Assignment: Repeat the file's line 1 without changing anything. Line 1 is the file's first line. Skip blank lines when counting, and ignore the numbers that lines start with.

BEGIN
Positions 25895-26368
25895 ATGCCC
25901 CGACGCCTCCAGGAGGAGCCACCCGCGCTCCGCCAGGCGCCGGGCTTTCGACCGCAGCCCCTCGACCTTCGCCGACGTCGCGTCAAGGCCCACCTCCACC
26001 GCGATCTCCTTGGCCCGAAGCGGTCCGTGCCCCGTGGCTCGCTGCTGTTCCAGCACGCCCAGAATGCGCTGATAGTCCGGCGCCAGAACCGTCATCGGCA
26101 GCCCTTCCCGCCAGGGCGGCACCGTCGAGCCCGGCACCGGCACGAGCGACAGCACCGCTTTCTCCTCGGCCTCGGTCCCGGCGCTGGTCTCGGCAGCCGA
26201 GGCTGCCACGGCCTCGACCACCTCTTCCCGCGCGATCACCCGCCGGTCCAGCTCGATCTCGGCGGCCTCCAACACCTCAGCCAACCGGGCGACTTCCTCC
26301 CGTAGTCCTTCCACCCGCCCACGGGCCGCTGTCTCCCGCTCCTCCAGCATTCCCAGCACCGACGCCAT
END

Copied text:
Positions 25895-26368